COVID-19, Refugee Support, Social Justice, and Reproductive Choice: Religious Studies Alumni Give Back Through Their Work

Flowers and Lingle Chapel

Providing Continuous Care

Christina Brown '17 has been busy since graduation. She spent a year doing clinical research at Emory’s Winship Cancer Institute in Atlanta, took pre-medical post-baccalaureate courses, volunteered at a local hospice, and worked for the Washington, D.C. Department of Health as a contact tracer when the COVID-19 pandemic began.

She lived in Bath, England for most of the past 18 months, but is now back in the U.S. at Temple University’s Lewis Katz School of Medicine, where she sees the occasional friendly Davidson face.

Christina currently volunteers with Temple physicians, treating Afghan refugees arriving at Philadelphia’s airport.

Connecting Social Justice, Religion and Education

Julia Burkley '18 is in her final year at Austin Presbyterian Seminary, where she'll graduate in the spring with an M.Div. She is seeking ordination in the Presbyterian Church (U.S.A.).

Under the auspices of University Presbyterian Church, Julia leads the PC (USA) campus ministry at the University of Texas.

She writes, “I get to lean into my love for education and discussion by talking about social justice issues in religious contexts with my students.”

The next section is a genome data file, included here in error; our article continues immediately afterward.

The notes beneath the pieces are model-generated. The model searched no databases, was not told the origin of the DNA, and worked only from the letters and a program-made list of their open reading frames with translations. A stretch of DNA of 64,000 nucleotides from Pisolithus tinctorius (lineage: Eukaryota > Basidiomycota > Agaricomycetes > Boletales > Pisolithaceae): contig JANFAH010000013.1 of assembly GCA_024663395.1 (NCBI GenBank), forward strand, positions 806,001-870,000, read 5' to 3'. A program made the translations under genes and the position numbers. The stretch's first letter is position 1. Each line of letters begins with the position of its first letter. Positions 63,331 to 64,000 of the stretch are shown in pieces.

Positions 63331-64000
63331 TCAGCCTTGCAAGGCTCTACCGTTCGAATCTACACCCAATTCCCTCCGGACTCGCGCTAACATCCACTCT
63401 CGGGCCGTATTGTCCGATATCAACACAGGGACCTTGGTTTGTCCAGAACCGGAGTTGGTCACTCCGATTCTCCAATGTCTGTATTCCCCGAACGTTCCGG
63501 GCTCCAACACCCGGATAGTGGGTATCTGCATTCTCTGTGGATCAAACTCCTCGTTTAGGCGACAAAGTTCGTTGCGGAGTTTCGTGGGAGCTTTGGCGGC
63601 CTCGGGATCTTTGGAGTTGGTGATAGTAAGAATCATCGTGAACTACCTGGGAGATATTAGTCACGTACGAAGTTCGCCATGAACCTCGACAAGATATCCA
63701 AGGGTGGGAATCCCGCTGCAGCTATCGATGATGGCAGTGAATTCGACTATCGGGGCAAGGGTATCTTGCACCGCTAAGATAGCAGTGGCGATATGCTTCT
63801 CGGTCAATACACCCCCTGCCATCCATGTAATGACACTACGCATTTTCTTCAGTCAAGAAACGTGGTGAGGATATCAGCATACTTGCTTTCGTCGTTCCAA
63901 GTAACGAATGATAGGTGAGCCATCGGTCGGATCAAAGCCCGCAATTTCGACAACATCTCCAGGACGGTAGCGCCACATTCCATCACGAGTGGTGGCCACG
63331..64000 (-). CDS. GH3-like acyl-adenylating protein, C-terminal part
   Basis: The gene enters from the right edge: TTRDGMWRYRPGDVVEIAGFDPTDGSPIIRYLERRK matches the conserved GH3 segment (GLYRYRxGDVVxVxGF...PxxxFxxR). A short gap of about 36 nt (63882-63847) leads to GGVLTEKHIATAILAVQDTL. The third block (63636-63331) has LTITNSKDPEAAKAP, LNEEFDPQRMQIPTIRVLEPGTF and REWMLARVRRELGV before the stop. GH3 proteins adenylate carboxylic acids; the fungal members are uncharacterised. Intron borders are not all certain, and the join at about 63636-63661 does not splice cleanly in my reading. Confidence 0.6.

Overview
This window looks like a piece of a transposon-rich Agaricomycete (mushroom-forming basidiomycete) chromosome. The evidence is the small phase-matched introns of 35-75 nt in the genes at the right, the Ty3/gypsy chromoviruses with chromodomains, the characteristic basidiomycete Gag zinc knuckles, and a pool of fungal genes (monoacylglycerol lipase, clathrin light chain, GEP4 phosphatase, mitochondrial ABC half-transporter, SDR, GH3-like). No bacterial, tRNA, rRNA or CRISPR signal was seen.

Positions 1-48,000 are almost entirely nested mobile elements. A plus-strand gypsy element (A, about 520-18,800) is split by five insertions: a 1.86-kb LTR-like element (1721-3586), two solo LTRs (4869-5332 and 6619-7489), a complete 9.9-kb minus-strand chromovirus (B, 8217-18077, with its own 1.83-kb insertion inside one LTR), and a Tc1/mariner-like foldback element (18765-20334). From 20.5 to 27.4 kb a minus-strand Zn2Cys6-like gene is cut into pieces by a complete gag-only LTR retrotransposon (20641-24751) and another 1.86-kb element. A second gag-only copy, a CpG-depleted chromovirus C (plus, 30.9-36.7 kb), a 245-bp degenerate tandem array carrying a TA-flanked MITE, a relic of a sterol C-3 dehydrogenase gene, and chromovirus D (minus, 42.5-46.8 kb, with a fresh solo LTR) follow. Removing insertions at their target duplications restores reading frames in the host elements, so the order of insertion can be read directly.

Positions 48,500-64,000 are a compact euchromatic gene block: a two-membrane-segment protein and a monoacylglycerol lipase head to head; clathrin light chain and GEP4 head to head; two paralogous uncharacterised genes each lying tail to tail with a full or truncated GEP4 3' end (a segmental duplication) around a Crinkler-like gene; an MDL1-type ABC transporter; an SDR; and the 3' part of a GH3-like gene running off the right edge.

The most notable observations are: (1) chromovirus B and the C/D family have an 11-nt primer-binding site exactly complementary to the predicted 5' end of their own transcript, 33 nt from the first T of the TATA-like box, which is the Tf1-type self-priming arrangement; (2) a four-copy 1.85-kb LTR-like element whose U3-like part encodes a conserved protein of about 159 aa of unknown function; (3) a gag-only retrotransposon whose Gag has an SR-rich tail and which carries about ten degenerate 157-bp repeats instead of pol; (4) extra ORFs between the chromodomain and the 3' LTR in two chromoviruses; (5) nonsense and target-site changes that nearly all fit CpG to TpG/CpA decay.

Julia also works as a research assistant for Professor Suzie Park, who just published The Flawed Family of God: Stories about Imperfect Families in Genesis. One of her current professors is Professor Bridgett Green, Davidson Class of 2000.

An Act of Sacred Listening

The Rev. Katey Zeh '05 is an ordained Baptist ministry and the CEO of the Religious Coalition for Reproductive Choice.

She has written her second book, A Complicated Choice: Making Space for Grief and Healing in the Pro-Choice Movement, to be published by Broadleaf Books in January 2022. The book goes beyond the simplistic “pro-life” and “pro-choice” terms to focus on real people making the decision to end a pregnancy in the context of their full lives and circumstances.

She describes her work as an “act of sacred listening.” 

This story was originally published in Volume 2 of the Religious Studies Newsletter, 'In the Fold.' For access to the full newsletter and to be added to the distribution list, please contact the Religious Studies Department (


  • October 4, 2021